Details on setting up these connectors can be found in this TechNet Library article. You can see, for example, what Exchange permissions your user account requires.

Now you can check the box to block access for unmanaged devices.You can choose the groups of users at which this policy is targeted. You can also choose groups of users that will be exempt.

This is where you configure your advanced settings. You can "Add Rule" to configure a rule that defines access levels for specified mobile device families and models. These devices can be of any type, so device types that are unsupported by Intune can be configured here.

You can also configure a default rule. When a device not covered by any of the other rules is detected, you can choose to allow it to access Exchange, block it, or quarantine it. The default rule will apply to all device types, so device types that are unsupported by Intune will be affected as well.

Specify the text to include when Exchange sends an email to users whose devices have been quarantined or blocked.

Note that this really cool feature is currently available in standalone Intune only. It is not yet available with the unified solution of SCCM 2012/Intune.


Control access to on-premises Microsoft Exchange with conditional access in Microsoft Intune

Conditional Access for On-Premises Exchange using Microsoft Intune

Monday, 8 December 2014

Microsoft Intune Kiosk mode

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Kiosk mode is a really cool new feature introduced in Microsoft Intune. It's very useful for public facing devices. You can implement it by creating a custom Intune configuration policy (Android & iOS only). This blog demonstrates how to deliver kiosk mode to an Android device. The end user will only be able to launch a single application and will be unable to use the volume controls.

I have already enrolled a test Android device.

I've also added and deployed a managed application (National Geographic). It has been installed on the test device.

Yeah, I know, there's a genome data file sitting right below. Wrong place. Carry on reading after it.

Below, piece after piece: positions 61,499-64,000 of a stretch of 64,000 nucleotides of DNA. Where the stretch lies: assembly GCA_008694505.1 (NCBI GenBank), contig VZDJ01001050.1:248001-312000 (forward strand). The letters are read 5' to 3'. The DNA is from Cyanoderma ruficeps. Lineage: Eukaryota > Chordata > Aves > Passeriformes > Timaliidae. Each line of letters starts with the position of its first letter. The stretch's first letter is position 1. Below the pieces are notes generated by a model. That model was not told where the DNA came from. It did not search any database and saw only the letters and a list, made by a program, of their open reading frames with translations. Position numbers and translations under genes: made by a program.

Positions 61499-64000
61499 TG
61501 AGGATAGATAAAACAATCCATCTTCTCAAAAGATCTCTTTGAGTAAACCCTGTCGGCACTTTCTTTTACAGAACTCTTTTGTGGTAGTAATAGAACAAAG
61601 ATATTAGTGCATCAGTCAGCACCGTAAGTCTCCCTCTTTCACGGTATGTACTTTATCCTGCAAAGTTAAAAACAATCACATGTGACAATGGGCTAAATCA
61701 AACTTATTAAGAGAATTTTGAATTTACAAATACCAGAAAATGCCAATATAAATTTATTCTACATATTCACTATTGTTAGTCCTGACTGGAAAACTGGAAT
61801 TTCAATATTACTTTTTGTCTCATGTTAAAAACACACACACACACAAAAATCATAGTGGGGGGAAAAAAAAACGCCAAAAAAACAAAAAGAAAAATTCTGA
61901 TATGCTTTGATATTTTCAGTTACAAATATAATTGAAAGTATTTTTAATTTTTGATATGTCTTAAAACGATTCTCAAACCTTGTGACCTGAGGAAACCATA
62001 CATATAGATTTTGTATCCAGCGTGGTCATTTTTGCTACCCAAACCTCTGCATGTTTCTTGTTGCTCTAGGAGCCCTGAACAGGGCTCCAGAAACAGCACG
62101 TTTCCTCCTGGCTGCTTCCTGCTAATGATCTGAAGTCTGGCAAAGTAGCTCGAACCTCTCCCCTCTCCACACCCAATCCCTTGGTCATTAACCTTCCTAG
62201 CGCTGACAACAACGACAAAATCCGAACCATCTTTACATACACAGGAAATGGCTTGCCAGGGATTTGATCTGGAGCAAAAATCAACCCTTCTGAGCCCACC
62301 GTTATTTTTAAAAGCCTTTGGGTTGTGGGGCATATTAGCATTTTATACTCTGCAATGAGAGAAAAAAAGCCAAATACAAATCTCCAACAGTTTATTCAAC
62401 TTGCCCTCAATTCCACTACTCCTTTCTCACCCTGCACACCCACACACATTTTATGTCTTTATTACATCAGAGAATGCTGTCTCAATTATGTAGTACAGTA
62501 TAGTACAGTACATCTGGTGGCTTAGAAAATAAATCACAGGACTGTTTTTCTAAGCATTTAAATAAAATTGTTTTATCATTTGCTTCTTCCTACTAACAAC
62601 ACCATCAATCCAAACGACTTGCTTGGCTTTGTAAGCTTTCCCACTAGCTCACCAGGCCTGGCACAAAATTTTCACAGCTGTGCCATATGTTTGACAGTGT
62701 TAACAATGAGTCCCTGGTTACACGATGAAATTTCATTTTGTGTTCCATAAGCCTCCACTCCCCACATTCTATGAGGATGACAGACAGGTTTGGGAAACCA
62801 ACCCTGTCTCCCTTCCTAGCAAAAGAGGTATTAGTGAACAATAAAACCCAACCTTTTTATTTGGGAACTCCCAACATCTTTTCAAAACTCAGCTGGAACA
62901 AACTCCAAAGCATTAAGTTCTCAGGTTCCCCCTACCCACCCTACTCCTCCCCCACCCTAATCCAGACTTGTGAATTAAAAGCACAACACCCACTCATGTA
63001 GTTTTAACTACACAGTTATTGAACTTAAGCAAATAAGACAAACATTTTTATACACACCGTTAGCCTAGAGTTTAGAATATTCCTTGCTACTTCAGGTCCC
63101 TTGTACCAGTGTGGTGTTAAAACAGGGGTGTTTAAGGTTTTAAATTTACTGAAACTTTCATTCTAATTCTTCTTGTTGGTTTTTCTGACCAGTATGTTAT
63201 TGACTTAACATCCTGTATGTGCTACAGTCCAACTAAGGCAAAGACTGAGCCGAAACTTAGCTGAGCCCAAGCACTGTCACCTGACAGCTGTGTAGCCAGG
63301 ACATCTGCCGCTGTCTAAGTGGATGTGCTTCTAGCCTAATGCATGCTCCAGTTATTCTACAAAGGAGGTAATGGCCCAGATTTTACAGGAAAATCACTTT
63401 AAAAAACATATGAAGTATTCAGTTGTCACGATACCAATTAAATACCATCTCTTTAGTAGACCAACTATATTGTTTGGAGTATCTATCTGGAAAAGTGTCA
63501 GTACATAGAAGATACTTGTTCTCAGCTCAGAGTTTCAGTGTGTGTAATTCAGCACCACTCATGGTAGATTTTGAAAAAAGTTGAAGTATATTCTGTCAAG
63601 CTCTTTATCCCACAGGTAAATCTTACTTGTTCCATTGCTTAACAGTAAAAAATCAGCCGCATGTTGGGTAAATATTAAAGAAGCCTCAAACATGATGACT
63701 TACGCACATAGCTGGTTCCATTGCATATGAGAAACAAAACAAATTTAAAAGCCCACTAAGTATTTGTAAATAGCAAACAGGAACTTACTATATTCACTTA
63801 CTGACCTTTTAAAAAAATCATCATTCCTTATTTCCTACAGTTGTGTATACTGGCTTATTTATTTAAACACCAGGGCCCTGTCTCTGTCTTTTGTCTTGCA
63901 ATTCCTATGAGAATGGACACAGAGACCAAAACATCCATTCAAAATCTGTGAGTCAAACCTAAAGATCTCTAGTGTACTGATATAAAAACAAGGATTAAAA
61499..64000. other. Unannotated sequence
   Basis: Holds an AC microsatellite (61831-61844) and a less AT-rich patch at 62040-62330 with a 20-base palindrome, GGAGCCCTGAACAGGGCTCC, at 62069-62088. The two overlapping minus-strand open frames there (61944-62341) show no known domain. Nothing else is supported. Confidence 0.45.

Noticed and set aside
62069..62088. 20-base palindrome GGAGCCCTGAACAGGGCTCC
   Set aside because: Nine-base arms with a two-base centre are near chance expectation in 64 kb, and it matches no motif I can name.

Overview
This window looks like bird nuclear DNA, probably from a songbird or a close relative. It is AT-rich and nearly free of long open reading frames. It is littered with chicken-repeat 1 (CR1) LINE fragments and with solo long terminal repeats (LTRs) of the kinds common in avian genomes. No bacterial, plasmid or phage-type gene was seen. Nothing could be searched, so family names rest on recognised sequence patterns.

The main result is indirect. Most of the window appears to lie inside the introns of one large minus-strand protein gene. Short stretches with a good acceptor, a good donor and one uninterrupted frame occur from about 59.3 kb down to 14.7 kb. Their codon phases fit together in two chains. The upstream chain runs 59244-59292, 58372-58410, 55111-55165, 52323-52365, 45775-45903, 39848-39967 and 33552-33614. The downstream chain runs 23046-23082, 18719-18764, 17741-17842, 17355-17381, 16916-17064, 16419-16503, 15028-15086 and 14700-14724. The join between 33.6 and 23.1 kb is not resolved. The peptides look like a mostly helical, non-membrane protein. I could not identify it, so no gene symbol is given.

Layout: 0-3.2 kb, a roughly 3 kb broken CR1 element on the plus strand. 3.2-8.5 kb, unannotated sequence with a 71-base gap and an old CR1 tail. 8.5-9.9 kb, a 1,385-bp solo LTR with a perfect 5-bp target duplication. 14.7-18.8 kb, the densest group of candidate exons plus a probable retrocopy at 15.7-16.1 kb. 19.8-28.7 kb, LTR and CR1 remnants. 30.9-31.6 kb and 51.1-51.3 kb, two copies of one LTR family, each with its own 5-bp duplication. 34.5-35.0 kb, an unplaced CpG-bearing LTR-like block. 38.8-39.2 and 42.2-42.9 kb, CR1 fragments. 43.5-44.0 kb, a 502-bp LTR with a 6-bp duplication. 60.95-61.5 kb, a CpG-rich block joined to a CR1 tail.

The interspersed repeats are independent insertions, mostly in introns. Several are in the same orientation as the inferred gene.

So, let's look at the policies. In the Intune Admin Console navigate to Policy > Configuration Policies. 

Select Add to see the available templates. See that there are different templates for each device type as well as common settings.




Computer Management

Common settings

We are interested in Android at the moment. Choose "Android Configuration Policy" and "Create and Deploy a Custom Policy".

Edit the policy as required. Switch On "Select a managed app that will be allowed to run when the device is in kiosk mode". Choose a managed application (note that you must have already deployed this to the device through Microsoft Intune). You can only choose one application to run on the device.

I've also chosen to disallow the use of the volume buttons.

After you've created the policy deploy it to the required users or devices.

This is my Android device before the policy is applied.

Very quickly the policy has been applied to the device. Look at the difference. Access to all apps has been removed (except National Geographic). I cannot use any of the buttons to navigate the device.

See what happens when I try to use the volume controls.

I can only launch a single managed app. This is really cool.

In order to reverse this I just have to retire the device. This removes the "kiosk mode" policy.

Retire the device.

Welcome back.

Note that this feature is not yet available in the SCCM 2012/Intune unified solution.


Microsoft have published the following information in the TechNet Library

Manage devices using configuration policies with Microsoft Intune

Use policies to manage computers and mobile devices with Microsoft Intune

Also good blog post by Nico Sienaert

Tuesday, 2 December 2014

SCCM 2012 R2 - Possible Software Updates strategy

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There is no absolutely correct way to implement a software updates strategy in your organization. Each organization is different and the correct way is the way that works for you. However, after several attempts at trying different approaches, I've decided on a method that delivers a robust solution and is easy to understand and manage. I've included some details below. I hope it makes sense.